by PuckStopsHere on 01/11/10 at 08:07 PM ET
In December, I picked Kyle Chipchura of the Anaheim Ducks as the player who had been the worst regular so far this season. He has played himself out of that dishonor by scoring 3 goals since that point.
So far this season, we have seen competition for the worst regular in the league. Vesa Toskala of Toronto was the early season pick. He has improved his game somewhat since that low point. Brad Richardson of the Los Angeles Kings came next. But in time he started scoring. Next up was Andrew Peters of the New Jersey Devils. Peters lost the spot by losing his status as a regular. He has only played three games since December 2nd. Next I made my selection of Kyle Chipchura.
It is hard to remain the worst regular in the NHL for a long period of time. Any player in that position is liable to lose his job. Any player given the opportunity to play poorly and remain a regular in a lineup likely has proven in the past he is a better NHL player and is likely to improve to closer to his previously established levels if given further playing time. No player has been able to stay in the lineup as the worst regular in the league and not improve his game so far this season.
My newest selection for this dishonor is Donald Brashear of the New York Rangers. Brashear has one assist to show for his 33 games played. He is only played a little over six minutes a game and against weak competition, but has managed a -8 +/- rating. This is one of the worst on the Rangers. It is the worst on the team when adjusted as a rate stat. Donald Brashear is no longer a valuable NHL player. The New York Rangers made a poor decision signing him to a two year contract last summer worth $1.4 million per year. That is a steep price for the liability he is on the ice.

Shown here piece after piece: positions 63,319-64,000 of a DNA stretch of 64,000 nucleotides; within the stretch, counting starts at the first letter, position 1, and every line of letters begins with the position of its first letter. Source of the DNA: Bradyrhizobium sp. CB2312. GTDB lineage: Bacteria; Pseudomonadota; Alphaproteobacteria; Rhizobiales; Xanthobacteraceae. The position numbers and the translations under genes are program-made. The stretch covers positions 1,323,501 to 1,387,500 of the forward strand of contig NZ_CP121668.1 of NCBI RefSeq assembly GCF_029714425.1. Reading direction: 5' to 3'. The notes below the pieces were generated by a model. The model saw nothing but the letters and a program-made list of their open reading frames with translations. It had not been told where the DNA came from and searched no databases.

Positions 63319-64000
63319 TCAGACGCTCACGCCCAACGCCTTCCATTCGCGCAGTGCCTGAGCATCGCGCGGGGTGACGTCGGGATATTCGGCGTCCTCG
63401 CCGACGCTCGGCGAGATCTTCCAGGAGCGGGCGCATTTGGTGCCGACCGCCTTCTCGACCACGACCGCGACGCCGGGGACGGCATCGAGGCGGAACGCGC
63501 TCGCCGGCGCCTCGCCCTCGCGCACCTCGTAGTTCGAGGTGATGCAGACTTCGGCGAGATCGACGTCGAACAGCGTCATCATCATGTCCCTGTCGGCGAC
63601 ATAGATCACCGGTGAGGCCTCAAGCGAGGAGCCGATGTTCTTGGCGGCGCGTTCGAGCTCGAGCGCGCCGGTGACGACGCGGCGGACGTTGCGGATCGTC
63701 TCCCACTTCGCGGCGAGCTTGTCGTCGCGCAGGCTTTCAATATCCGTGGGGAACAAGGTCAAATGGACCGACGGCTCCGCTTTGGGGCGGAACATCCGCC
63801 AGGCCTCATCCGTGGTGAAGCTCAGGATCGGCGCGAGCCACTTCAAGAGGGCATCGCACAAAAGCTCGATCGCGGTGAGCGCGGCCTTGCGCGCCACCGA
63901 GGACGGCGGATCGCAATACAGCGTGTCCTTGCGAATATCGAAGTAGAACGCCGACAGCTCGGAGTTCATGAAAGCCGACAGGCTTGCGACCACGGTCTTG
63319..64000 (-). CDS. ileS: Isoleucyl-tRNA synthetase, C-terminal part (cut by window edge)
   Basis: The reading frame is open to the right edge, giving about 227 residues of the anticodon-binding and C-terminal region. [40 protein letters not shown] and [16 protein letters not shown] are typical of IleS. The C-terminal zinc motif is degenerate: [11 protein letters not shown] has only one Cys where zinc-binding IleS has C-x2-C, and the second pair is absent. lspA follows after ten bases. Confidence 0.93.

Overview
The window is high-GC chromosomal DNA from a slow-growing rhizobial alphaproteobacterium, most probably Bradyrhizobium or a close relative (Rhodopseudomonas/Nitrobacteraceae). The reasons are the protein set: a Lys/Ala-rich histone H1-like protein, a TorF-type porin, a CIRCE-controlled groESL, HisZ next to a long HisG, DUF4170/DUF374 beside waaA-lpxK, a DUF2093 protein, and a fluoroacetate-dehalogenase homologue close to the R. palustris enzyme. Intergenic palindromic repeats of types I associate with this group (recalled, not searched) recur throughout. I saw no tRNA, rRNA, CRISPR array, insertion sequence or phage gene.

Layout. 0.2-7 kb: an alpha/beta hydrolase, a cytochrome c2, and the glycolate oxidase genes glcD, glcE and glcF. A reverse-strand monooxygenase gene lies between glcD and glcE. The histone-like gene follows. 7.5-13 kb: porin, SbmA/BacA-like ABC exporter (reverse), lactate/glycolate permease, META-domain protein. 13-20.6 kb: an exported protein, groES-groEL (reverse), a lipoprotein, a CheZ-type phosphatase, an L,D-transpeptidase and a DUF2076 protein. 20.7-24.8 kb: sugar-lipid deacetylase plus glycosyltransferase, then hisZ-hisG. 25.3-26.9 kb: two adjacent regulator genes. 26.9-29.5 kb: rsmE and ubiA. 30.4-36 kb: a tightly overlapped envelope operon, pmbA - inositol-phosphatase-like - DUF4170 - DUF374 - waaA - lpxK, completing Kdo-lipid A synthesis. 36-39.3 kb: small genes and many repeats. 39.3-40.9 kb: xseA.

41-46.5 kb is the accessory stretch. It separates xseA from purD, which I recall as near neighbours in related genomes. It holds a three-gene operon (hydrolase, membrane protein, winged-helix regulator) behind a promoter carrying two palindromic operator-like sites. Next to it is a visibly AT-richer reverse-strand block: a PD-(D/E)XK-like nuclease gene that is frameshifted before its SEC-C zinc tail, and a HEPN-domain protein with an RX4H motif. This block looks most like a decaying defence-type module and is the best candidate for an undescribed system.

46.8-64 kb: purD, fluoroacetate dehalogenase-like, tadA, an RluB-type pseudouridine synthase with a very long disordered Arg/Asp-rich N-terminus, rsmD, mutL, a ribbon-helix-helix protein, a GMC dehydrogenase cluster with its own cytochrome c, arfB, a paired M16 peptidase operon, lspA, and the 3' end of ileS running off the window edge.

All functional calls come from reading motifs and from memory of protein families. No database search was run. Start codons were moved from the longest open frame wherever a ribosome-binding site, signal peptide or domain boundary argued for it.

Donald Brashear was once one of the more talented goons in the NHL. He had a career best 28 points scored in 2000/2001 as a Vancouver Canuck and at that time was quite valuable. Those days have long passed. At age 38, Brashear is no longer a viable NHL player. The New York Rangers made a mistake to sign him. They have him for one more season. Since he is over 35 when he signed his contract, they cannot send him to the minors to get cap relief if they want to get rid of him. That doesn’t mean there are not plenty of ways out of his contract. The Rangers can convince him to retire (as Markus Naslund did this year) or find a taker for Brashear in a European league. The over 35 years old restrictions on contracts have proven relatively easy to work around. I would not be surprised to see the Rangers not playing or paying Brashear next year (at least according to the salary cap). He is no longer worthy of an NHL job. At his age it is unlikely that much upside remains in terms of improved play in the future. It is time for the Rangers to admit their mistake in signing Donald Brashear and move on.
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